June 05, 2014
It's important to swatch in the round for any knitting project that will be worked in the round, whether you're knitting a sweater, a hat, or a cowl. New to knitting? Swatching is an important part of the process of knitting any project where the finished size matters - you probably want your new sweater to fit you instead of your friend who's 3 sizes smaller! Before learning how to swatch in the round you might want to brush up on the basics of swatching, and why gauge (which is what you're checking when you swatch) matters.
Swatching in the round can be a pain, and it's often inaccurate. Use a simple trick to make swatching in the round easier and more accurate!
It's always a good idea to make a swatch that matches how you'll knit your project, you want it to be an accurate test of how your fabric and gauge will turn out in the project. Knitting in the round adds an extra complication because instead of alternating right side and wrong side rows you're only working right side rows. That means that if you're working stockinette, or any stockinette based stitch pattern, you'll only be knitting and not purling.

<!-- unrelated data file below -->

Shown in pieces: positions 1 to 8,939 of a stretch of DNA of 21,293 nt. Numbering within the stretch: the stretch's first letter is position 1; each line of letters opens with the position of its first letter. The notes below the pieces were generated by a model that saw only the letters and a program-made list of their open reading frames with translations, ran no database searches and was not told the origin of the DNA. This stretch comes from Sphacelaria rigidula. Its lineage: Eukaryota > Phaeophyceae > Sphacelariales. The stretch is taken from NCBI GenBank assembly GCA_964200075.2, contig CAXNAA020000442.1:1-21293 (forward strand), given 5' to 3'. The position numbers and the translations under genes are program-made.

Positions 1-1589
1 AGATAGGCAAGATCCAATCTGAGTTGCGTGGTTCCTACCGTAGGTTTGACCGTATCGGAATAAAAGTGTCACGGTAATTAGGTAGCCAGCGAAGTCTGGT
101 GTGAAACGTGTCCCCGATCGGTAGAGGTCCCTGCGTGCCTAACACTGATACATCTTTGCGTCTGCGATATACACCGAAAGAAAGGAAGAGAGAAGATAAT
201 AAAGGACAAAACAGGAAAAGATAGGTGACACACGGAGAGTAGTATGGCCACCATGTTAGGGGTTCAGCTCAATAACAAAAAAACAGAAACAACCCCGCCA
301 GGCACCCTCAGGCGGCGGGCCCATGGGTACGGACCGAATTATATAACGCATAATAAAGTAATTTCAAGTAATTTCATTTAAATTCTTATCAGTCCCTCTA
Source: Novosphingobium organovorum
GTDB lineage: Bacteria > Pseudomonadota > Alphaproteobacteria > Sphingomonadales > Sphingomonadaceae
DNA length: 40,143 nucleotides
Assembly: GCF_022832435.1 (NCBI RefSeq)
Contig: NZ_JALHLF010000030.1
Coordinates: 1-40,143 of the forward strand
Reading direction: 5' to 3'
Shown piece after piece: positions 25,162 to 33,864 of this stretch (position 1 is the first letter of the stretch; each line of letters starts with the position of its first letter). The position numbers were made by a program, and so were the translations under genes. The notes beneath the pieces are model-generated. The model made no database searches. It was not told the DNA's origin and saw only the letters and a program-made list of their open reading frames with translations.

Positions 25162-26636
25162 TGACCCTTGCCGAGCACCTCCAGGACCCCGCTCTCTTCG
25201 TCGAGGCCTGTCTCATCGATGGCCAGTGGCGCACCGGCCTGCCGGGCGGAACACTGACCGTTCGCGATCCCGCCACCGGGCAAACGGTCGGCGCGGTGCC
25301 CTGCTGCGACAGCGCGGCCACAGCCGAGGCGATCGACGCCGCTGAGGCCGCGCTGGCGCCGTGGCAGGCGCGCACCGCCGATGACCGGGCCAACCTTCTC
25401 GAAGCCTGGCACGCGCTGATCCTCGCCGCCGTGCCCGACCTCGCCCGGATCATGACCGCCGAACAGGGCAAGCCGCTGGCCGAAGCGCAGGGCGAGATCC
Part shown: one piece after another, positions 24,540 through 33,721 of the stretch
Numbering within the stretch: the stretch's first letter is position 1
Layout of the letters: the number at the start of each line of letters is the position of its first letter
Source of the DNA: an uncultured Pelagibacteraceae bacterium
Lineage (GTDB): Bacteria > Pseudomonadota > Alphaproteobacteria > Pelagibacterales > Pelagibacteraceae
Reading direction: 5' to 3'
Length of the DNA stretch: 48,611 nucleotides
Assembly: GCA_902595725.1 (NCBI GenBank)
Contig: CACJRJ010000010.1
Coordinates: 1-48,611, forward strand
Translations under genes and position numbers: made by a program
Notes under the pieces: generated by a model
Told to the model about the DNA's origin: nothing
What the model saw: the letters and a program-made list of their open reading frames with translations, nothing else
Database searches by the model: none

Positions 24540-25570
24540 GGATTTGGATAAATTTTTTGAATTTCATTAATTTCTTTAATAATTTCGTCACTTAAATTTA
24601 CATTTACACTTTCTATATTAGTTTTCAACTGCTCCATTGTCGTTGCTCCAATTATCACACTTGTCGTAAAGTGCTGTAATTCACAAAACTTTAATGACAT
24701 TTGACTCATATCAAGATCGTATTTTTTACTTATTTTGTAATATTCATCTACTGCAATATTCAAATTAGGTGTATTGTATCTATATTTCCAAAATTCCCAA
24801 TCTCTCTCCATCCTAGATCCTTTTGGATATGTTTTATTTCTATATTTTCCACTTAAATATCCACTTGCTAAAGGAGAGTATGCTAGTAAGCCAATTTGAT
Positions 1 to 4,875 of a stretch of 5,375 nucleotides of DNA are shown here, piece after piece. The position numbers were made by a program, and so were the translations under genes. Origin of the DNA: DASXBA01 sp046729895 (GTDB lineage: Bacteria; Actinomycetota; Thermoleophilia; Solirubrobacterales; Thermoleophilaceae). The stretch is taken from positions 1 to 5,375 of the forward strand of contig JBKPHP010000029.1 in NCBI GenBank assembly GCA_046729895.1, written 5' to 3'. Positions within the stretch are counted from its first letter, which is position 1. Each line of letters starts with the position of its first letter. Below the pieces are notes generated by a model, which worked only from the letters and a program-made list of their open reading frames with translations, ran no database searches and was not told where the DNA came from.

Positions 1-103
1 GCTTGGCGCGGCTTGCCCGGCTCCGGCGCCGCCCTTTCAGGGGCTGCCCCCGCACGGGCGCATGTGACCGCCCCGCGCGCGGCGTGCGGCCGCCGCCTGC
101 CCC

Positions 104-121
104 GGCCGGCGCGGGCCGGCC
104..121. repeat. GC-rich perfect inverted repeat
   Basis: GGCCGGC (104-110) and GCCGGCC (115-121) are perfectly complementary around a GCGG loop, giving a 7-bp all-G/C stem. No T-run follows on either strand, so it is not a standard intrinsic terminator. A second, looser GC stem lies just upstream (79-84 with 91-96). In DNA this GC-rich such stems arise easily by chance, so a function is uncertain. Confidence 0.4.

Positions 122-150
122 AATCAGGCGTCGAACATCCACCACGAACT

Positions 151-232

There are many ways to knit, but whichever style you work in one thing remains constant: knits and purls are never worked in exactly the same way. Consequently it’s very common for knit and purl stitches to be slightly different sizes. This can cause a range of visible tension inconsistencies and next week’s post will cover dealing with those. It also means that it’s common to find a difference in gauge between stockinette worked flat (with purls) and stockinette worked in the round (no purling).
Beginning with a sleeve is often recommended as a way to avoid swatching for a sweater but it's not a very reliable method. The reason is that sleeves are smallish tubes and you’ll be using magic loop, dpns, or circulars with shortened tips to knit them. You might grip those short needles tighter to avoid them flying everywhere;, pull the yarn tight to avoid ladders at the joins; or just tense up a bit. The odds of your gauge being tighter than it normally would be on that needle size are high. We find that it's very common for our sample knitting team to use a larger needle size on sleeves than than they used for the body of a seamless garment.